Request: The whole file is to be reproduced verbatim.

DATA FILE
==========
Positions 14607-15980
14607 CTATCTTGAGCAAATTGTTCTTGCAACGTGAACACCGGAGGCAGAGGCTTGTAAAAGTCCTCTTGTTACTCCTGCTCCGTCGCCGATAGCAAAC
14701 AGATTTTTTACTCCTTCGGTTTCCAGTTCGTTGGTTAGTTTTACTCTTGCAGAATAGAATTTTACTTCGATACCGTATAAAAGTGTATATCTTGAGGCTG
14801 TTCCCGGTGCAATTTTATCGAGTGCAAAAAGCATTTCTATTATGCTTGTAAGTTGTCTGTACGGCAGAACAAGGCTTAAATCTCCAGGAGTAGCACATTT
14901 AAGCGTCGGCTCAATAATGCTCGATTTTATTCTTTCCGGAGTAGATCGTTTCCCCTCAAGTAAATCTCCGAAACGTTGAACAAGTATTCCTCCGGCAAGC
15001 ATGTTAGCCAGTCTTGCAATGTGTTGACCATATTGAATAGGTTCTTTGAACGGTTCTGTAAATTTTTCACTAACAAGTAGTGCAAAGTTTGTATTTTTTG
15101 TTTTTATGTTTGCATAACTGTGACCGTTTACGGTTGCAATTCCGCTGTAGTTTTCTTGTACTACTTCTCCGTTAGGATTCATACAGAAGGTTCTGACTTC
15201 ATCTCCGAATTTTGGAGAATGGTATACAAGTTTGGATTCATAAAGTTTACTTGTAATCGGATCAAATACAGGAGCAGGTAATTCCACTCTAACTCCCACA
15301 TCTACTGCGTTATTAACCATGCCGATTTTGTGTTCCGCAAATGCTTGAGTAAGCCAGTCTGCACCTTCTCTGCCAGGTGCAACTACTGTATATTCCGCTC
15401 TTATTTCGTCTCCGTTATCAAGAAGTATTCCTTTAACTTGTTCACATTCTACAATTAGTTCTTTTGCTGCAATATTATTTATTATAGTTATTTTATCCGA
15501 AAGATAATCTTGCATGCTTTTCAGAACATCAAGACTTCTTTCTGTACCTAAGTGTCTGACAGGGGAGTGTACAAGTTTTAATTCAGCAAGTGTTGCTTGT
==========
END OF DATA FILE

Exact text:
Positions 14607-15980
14607 CTATCTTGAGCAAATTGTTCTTGCAACGTGAACACCGGAGGCAGAGGCTTGTAAAAGTCCTCTTGTTACTCCTGCTCCGTCGCCGATAGCAAAC
14701 AGATTTTTTACTCCTTCGGTTTCCAGTTCGTTGGTTAGTTTTACTCTTGCAGAATAGAATTTTACTTCGATACCGTATAAAAGTGTATATCTTGAGGCTG
14801 TTCCCGGTGCAATTTTATCGAGTGCAAAAAGCATTTCTATTATGCTTGTAAGTTGTCTGTACGGCAGAACAAGGCTTAAATCTCCAGGAGTAGCACATTT
14901 AAGCGTCGGCTCAATAATGCTCGATTTTATTCTTTCCGGAGTAGATCGTTTCCCCTCAAGTAAATCTCCGAAACGTTGAACAAGTATTCCTCCGGCAAGC
15001 ATGTTAGCCAGTCTTGCAATGTGTTGACCATATTGAATAGGTTCTTTGAACGGTTCTGTAAATTTTTCACTAACAAGTAGTGCAAAGTTTGTATTTTTTG
15101 TTTTTATGTTTGCATAACTGTGACCGTTTACGGTTGCAATTCCGCTGTAGTTTTCTTGTACTACTTCTCCGTTAGGATTCATACAGAAGGTTCTGACTTC
15201 ATCTCCGAATTTTGGAGAATGGTATACAAGTTTGGATTCATAAAGTTTACTTGTAATCGGATCAAATACAGGAGCAGGTAATTCCACTCTAACTCCCACA
15301 TCTACTGCGTTATTAACCATGCCGATTTTGTGTTCCGCAAATGCTTGAGTAAGCCAGTCTGCACCTTCTCTGCCAGGTGCAACTACTGTATATTCCGCTC
15401 TTATTTCGTCTCCGTTATCAAGAAGTATTCCTTTAACTTGTTCACATTCTACAATTAGTTCTTTTGCTGCAATATTATTTATTATAGTTATTTTATCCGA
15501 AAGATAATCTTGCATGCTTTTCAGAACATCAAGACTTCTTTCTGTACCTAAGTGTCTGACAGGGGAGTGTACAAGTTTTAATTCAGCAAGTGTTGCTTGT